Mechanism of adenosine-induced elevation of pulmonary capillary wedge pressure in humans

Amit Nussbacher, Sigemituzo Ariê, Roberto Kalil, Pedro Horta, Marc D. Feldman, Giovanni Bellotti, Fulvio Pileggi, Mark Ellis, William H. Johnson, Gustavo B. Camarano, David A. Kass

Research output: Contribution to journalArticlepeer-review

24 Scopus citations


Background: Continuous intravenous administration of adenosine to humans often results in a paradoxical rise in pulmonary capillary wedge pressure (PCWP), whereas arterial resistance is lowered and cardiac output and heart rate increase. This is believed to be due to diastolic stiffening of the ventricle or to a negative inotropic effect. In the present study, we tested these and other mechanisms by using pressure-volume (PV) analysis and echocardiography. Methods and Results: Fifteen patients with normal rest left ventricular function underwent cardiac catheterization and received adenosine at a rate of 140 μg/kg per minute IV for 6 to 10 minutes. FV relations were measured in 9 patients (without coronary artery disease) using the conductance catheter method. In 6 additional patients with coronary artery disease, echocardiograms were used to assess wall thickness and function, and aortic and coronary sinus blood, lactate, oxygen, and adenosine levels were measured. Adenosine increased PCWP by 19% (+2.6 mm Hg) in both patient groups while lowering arterial load by 30% and increasing cardiac output by 45% (all P<.001). There was no significant effect of adenosine on mean linear chamber compliance or monoexponential elastic stiffness, as the diastolic PV relation was unchanged in most patients. Diastolic wall thickness also was unaltered. Thus, the PCWP rise did not appear to be due to diastolic stiffening. Adenosine induced a rightward shift of the end-systolic PV relation (ESPVR) (+12.7±3.7 mL) without a slope change. This shift likely reflected effects of afterload reduction, as other indexes (stroke work-end-diastolic volume relation and dP/dt(max) at matched preload) were either unchanged or increased. Furthermore, this modest shift in ESPVR was more than compensated for by vasodilation and tachycardia, so reduced systolic function could not explain the increase in PCWP. There also was no net lactate production to suggest ischemia. Rather than arising from direct myocardial effects, PCWP elevation was most easily explained by a change in vascular loading, as both left ventricular end-diastolic volume and right atrial pressure increased (P<.05). This suggests that adenosine induced a redistribution of blood volume toward the central thorax. Conclusions: PCWP elevation in response to adenosine primarily results from changes in vascular loading rather than from direct effects on cardiac diastolic or systolic function.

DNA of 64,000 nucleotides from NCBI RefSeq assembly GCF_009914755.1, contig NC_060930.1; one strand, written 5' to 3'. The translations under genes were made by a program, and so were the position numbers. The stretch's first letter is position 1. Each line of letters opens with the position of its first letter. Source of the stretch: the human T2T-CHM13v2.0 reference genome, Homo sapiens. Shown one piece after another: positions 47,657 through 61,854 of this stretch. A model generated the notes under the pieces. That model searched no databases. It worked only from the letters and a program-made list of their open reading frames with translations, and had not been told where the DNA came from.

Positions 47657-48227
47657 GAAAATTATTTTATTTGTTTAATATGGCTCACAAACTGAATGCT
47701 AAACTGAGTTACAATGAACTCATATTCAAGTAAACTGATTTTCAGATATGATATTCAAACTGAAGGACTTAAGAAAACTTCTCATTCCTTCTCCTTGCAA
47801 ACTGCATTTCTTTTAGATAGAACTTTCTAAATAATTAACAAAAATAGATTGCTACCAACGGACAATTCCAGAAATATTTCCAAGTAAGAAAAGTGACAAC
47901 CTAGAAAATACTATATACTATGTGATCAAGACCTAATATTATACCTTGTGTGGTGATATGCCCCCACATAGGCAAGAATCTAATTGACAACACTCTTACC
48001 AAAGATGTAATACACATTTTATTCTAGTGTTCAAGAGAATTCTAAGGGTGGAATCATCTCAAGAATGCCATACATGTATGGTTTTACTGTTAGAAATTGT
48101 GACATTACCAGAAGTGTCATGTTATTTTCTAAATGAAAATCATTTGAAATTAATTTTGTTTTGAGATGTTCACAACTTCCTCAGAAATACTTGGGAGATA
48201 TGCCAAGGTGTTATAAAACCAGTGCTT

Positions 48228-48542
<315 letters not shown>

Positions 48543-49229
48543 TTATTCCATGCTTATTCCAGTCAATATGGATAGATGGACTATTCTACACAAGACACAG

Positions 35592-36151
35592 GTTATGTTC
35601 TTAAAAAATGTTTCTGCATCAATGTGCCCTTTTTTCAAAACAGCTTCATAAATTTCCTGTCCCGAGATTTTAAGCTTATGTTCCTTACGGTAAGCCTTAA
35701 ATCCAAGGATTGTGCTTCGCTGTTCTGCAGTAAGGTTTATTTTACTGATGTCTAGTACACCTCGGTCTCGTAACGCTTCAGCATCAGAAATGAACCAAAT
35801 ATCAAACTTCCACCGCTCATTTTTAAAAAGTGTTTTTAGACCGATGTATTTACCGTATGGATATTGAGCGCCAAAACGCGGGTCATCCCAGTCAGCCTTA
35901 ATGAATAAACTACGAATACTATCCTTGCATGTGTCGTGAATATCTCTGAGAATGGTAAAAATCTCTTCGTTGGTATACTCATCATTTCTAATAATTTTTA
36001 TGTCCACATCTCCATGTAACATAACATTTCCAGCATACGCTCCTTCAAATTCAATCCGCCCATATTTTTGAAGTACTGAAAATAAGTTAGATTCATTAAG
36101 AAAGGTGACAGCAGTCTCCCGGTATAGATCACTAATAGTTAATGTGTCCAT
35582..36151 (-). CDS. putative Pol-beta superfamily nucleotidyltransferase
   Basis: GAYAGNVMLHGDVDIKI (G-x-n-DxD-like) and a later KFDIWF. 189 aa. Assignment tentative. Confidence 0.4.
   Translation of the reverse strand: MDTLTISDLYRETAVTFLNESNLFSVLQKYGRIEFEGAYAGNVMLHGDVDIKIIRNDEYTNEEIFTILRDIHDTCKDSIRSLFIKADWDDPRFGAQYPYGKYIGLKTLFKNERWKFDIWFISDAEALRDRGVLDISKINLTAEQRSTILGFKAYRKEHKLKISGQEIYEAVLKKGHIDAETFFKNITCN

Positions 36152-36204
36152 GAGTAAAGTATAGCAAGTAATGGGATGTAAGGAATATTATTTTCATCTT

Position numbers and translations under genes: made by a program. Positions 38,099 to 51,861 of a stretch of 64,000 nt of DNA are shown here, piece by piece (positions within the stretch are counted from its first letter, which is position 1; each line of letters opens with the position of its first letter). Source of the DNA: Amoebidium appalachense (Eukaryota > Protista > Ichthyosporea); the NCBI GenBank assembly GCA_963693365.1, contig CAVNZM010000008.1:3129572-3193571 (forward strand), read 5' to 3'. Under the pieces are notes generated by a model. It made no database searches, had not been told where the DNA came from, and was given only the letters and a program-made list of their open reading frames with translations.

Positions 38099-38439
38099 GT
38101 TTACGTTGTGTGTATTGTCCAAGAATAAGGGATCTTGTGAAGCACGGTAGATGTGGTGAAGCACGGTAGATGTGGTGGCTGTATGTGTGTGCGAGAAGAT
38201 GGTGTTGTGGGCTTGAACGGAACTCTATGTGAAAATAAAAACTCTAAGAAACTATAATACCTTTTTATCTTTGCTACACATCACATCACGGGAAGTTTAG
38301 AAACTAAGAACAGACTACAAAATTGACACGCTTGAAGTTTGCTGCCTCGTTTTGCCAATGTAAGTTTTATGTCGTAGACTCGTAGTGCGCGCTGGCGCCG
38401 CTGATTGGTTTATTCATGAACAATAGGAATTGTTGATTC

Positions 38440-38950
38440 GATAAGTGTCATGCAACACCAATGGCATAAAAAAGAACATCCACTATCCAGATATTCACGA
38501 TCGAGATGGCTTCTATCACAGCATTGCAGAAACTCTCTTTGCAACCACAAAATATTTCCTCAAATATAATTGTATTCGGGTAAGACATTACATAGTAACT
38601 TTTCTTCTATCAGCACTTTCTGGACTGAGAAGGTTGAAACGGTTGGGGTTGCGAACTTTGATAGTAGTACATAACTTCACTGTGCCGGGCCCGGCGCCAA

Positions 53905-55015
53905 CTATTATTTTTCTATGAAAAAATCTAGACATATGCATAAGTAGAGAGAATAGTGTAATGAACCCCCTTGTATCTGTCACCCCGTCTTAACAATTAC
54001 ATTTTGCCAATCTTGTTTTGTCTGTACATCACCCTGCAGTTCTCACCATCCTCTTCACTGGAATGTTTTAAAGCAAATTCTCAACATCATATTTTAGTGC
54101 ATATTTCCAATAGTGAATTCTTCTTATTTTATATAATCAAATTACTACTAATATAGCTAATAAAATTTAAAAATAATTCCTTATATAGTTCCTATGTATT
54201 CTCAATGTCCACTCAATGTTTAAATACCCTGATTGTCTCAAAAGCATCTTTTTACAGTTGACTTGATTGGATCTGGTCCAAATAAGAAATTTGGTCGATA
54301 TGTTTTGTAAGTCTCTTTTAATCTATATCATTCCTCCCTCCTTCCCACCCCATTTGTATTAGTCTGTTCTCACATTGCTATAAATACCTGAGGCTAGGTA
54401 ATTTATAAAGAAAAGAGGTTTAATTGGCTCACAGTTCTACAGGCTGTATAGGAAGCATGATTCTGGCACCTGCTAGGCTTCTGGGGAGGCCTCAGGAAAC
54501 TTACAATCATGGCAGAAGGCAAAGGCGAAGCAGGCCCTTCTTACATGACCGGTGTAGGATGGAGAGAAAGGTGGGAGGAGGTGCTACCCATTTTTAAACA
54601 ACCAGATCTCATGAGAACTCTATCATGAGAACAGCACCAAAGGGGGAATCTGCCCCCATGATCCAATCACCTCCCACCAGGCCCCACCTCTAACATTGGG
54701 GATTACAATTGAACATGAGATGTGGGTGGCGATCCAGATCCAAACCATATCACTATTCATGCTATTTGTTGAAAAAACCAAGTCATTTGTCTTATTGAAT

Original languageEnglish (US)
Pages (from-to)371-379
Number of pages9
Issue number3
StatePublished - Aug 1 1995


  • adenosine
  • contractility
  • diastole
  • hemodynamics
  • pressure-volume relations

ASJC Scopus subject areas

  • Cardiology and Cardiovascular Medicine
  • Physiology (medical)


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